Adding A Speedometer To Your Bike Touring Videos

Adding A Speedometer To Your Bike Touring Videos

A few weeks ago, when I was obsessing over electric unicycles, I found a video that showed a really cool speedometer overlay that showed how fast the unit was going as the video was playing.

It was really cool to see the speed match up with the pace of the video! It made the video a bit more interesting to watch as you can see where the rider slowed down or picked up his pace.

I then decided to find out how they did it and discovered that it wasn’t all that hard. In fact, it was pretty easy!

And here I was thinking about rigging up another camera dedicated to watching a GPS (before I lost mine) or iPhone as I descend down another mountain. Luckily, there’s a way to do this in post edit.

The Tools

You will need the following things.

  1. A camera. Preferably an action camera like a GoPro or even a Garmin Virb if you have one. Be sure you have this mounted to capture the moment.
  2. A GPS that syncs with Strava or Strava app installed on your iPhone.
  3. The Garmin Virb Edit software. Download it here.

The Process

This is what you’ll need to do to make all this work.

  1. You will need to ride your bike.
  2. When you’re ready to capture the ride footage with speed data, turn your camera on.
  3. Start your GPS or Strava app if it isn’t already started.
  4. Do a couple of loops in order to use it as a way to sync both the footage and GPX file.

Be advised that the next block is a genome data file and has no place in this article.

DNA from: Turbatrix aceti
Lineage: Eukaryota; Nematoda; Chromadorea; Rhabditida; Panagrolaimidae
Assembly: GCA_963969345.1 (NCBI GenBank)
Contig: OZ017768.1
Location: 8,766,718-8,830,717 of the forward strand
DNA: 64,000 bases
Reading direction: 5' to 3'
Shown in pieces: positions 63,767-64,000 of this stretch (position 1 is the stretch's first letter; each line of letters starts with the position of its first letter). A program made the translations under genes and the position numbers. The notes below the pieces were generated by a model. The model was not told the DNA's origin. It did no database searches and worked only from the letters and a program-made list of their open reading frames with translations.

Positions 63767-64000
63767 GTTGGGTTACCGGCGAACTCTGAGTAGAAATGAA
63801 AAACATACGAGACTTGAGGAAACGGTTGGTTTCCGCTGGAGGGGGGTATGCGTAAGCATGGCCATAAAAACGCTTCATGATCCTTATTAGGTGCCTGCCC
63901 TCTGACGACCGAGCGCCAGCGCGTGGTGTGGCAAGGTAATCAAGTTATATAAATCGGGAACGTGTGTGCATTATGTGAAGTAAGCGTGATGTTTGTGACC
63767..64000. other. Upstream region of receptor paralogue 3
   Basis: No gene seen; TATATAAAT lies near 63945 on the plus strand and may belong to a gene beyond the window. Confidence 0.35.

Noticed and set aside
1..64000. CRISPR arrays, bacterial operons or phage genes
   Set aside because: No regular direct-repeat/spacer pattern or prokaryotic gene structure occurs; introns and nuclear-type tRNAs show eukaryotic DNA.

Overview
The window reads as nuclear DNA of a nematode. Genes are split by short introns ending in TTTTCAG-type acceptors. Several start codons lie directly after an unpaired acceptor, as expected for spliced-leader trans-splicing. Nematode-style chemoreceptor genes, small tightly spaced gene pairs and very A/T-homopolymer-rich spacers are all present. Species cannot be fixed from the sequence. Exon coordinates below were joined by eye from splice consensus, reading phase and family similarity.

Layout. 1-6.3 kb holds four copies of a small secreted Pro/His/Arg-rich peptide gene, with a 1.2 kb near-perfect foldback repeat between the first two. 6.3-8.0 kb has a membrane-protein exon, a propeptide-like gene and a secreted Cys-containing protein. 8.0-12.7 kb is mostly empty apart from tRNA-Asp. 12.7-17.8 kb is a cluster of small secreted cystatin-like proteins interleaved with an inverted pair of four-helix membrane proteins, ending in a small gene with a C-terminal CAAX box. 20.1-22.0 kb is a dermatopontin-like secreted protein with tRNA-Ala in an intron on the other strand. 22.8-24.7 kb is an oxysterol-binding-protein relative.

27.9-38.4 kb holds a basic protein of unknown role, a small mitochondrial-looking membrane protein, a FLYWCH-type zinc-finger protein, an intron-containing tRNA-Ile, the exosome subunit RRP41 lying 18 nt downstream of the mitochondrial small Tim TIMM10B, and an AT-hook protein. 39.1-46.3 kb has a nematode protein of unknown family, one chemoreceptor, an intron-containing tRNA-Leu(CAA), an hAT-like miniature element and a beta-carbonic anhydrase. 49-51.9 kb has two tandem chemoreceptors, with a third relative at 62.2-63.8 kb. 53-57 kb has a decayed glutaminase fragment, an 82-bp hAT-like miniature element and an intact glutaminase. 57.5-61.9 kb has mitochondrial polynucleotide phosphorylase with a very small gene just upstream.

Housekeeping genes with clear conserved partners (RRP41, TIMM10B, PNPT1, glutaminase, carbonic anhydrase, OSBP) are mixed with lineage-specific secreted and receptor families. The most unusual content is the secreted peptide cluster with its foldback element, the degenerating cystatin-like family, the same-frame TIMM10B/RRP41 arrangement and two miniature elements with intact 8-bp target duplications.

5. Ride to your heart’s content!
  6. When you’re done, stop the video.
  7. Stop Strava app or stop your GPS.
  8. Download the video footage to your computer.
  9. Upload your Strava activity online or sync your GPS to
  10. Log into Strava from your computer and click on your new activity.
  11. Select the little wrench icon on the left hand side of the page and select “Export GPX”. This will download the GPX file for your ride.
  12. Stat Virb Edit.
  13. Sync the video footage with the GPX data.
  14. Add your speedometer and other overlay if you have it, such as a heart monitor or cadence. None of which I have.
  15. Export your video.
  16. Enjoy!

Share & Comment

Pretty cool, huh? Now I can finally show you guys how fast/slow I’m really going down these hills.

If you found this useful, share this with friends or let me know in the comments below. I’d like to hear from you if you’ve tried it as well.

Happy rolling (on your bike and camera)!

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